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  5. "Although she likes the skirt…

"Although she likes the skirt, she does not buy it."

Translation:Tuy cô ấy thích cái váy nhưng cô ấy không mua nó.

November 25, 2016



I cannot find anywhere where the term "mặc dù" has been previously taught. What does it mean? How do we know if it is a correct translation when we've never seen or heard of the word/phrase before?


I had the same problem. Apparently this word will be taught in lesson 40 so we're ahead of the game now :-)

Here's the word list if you want it: https://www.memrise.com/course/1070394/duolingo-vietnamese-vocabulary/


Couldn't open the vocabulary list; something like that would be really helpful though.


I've converted that list to a spreadsheet. If you have Excel then you can download it to your computer using the Direct Download option at the top right. If you put anything in column D it will highlight the row so you can mark words that you need to practice more.



Any chance of sharing this again?


Is it possible for the link to be posted again? I get a 404 error. Thanks. (29 Oct 2019)


See DamonNZ link above


If you still want to know the meaning, it means "even though" :)


"Nhung"' but why


Acceptable? "Tuy cô ấy thích chiếc váy nhưng không mua nó."


Duo has not accepted this answer yet ! @ Duo vẫn chưa chấp nhận đáp án này (10/12/2020).


Are "tuy" and "mặc dù" interchangeable, both here and in general?


Aye, more or less


what situation would you use mặc đù in and what situation for tuy?


they are synonymous:

mặc dù = tuy = although


tuy nhiên = however, though


i am confused, isn't "nhưng" used for more than one skirts? how is it applied here?


những = indicates plurality nhưng = but, however Confused me at first too. I've gone to using a Vietnamese keyboard that allows me to type the accent marks so I can learn to pay attention to them.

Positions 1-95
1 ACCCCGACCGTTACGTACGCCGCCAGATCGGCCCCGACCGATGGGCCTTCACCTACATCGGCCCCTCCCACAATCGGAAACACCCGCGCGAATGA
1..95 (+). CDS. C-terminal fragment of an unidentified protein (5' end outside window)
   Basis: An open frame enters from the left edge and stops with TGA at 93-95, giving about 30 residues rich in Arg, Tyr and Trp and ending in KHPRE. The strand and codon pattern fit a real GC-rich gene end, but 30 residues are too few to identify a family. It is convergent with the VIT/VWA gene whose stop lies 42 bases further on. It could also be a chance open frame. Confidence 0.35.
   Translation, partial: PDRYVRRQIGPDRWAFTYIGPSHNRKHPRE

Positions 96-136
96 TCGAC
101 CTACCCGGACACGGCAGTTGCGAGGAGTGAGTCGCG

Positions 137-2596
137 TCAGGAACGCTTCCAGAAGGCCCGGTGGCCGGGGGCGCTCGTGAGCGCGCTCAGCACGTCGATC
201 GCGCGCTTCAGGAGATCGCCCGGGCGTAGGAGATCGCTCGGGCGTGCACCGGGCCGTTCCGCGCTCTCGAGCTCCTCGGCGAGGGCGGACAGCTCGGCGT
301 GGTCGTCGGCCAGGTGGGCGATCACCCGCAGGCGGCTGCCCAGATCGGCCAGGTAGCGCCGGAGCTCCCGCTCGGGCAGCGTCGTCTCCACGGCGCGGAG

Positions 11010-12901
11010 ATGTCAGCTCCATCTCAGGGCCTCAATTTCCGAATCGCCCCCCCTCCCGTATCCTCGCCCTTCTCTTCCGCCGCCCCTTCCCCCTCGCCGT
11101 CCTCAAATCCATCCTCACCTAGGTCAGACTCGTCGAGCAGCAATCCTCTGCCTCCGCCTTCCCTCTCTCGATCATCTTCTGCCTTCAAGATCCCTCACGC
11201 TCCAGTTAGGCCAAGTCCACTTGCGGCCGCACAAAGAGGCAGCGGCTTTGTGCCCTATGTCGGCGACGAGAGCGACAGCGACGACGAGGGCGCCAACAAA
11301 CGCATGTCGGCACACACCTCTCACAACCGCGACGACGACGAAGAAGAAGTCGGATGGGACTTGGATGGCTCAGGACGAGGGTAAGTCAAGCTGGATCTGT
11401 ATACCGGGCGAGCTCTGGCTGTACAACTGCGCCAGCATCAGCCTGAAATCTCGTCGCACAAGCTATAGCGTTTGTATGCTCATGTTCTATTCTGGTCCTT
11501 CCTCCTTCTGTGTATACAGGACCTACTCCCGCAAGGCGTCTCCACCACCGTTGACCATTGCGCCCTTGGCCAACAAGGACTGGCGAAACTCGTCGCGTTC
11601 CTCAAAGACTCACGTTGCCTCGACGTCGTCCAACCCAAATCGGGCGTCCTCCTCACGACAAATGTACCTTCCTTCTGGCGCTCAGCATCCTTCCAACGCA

Nhưng can also be used as "but". although she likes the skirt, but she does not buy it. at least that's the conclusion i came up with.


Isn't "aó" the classifier for clothes? If so, why does the system reject my answer as follows?: Tuy cô ấy thích áo váy nhưng cô ấy không mua nó.


Use "cái" classifier in this case: Tuy cô ấy thích cái áo nhưng cô ấy không mua nó.


No, it is not, áo means shirt or coat and many compound nouns are formed out of it (ex. áo sơ mi, áo mưa, áo dài).

You commonly use cái or chiếc for clothing/garment (quần áo) to keep it simple.

In a sentence you often drop the classifier when you add attributes to your direct object (i. e. Cô ấy thích áo váy trắng. – She likes the white skirt.) but still translate the definite article the into English.


I left a "?" and got it right. The sentence is ready correct. I could leave it blank. This is stupid.


Can't we use "mà" instead of "nhưng"?


"mà" would not sound natural or Vietnamese-like in this case. "Mà" would be more like "that" in relative cause of English


skirt should be put as "váy ngắn", not "váy"


Mặc dù is what?


it means although


In 2 sentences previous "although he is vietnamese, he doesn't speak vietnamese" the word "Những " had to be used. This exercise is precisely the same structure but the word "Những" can be omitted! Duolingo - please show some consistency or at least correct which ever of these 2 exercises is incorrect!


I suppose you mean that one:

Mặc dù anh ấy là người Việt Nam, nhưng anh ấy không nói Tiếng Việt.

You are probably confusing những with nhưng:

những is a pluralizer and nhưng means but, however and – in this particular sentence here – goes with tuy to build even though/although:

Tuy cô ấy thích cái váy, nhưng cô ấy không mua nó. – Although she likes the skirt, she doesn't buy it.

In detail we have:

Tuy = adverbial conjunction although

cô ấy = pronoun she

thích = verb to like

cái = classifier for things the

váy = noun skirt

nhưng = adverbial conjunction but, however (not translated in English)

cô ấy = pronoun she

không = negation no, not

mua = verb to buy

nó = pronoun it

Hope it helps!


Thank you for the very very very detailed reply! I appreciated it!


You are welcome!


Your correction of "ay" to become "ta" is also wrong

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